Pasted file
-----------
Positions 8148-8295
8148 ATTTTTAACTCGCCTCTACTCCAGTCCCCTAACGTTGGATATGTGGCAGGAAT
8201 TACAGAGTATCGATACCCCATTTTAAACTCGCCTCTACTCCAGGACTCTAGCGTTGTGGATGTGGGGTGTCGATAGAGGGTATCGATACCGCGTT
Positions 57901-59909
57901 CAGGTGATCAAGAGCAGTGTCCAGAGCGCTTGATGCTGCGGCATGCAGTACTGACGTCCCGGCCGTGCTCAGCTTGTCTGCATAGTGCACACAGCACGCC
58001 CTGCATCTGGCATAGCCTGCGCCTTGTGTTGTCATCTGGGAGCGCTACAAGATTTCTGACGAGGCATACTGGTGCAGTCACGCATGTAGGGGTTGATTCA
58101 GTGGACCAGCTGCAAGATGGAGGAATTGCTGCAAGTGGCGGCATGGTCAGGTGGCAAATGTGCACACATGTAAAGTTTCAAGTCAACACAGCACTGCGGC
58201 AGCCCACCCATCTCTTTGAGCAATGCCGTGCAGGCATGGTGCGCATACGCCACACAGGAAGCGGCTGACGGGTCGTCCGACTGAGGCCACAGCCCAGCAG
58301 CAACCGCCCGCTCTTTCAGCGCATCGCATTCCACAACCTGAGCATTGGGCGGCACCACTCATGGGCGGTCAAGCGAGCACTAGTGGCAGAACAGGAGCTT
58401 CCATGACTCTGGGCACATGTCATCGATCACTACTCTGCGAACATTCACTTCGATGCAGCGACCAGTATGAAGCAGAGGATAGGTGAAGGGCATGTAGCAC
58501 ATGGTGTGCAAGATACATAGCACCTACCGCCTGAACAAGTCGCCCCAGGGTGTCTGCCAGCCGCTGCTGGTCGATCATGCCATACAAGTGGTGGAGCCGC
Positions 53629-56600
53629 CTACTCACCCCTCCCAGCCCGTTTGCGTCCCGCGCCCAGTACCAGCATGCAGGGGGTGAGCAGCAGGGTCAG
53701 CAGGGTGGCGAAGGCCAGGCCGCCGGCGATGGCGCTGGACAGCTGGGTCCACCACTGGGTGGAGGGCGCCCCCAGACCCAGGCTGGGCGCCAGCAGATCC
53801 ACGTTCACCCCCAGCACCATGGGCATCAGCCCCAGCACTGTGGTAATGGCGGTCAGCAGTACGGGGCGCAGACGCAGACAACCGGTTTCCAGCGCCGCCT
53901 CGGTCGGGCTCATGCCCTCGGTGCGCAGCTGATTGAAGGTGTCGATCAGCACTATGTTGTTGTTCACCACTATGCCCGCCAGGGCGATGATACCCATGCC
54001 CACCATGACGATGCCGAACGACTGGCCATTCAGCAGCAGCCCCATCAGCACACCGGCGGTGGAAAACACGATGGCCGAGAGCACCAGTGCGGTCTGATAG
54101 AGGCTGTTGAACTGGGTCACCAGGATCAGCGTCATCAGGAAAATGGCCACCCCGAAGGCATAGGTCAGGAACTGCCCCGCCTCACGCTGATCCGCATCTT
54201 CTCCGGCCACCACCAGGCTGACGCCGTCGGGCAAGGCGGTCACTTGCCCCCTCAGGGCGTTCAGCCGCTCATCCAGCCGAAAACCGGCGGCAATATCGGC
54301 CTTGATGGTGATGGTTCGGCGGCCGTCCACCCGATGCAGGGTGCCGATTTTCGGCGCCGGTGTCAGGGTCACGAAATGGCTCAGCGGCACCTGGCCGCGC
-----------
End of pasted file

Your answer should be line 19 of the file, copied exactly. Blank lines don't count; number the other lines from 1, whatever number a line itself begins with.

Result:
54201 CTCCGGCCACCACCAGGCTGACGCCGTCGGGCAAGGCGGTCACTTGCCCCCTCAGGGCGTTCAGCCGCTCATCCAGCCGAAAACCGGCGGCAATATCGGC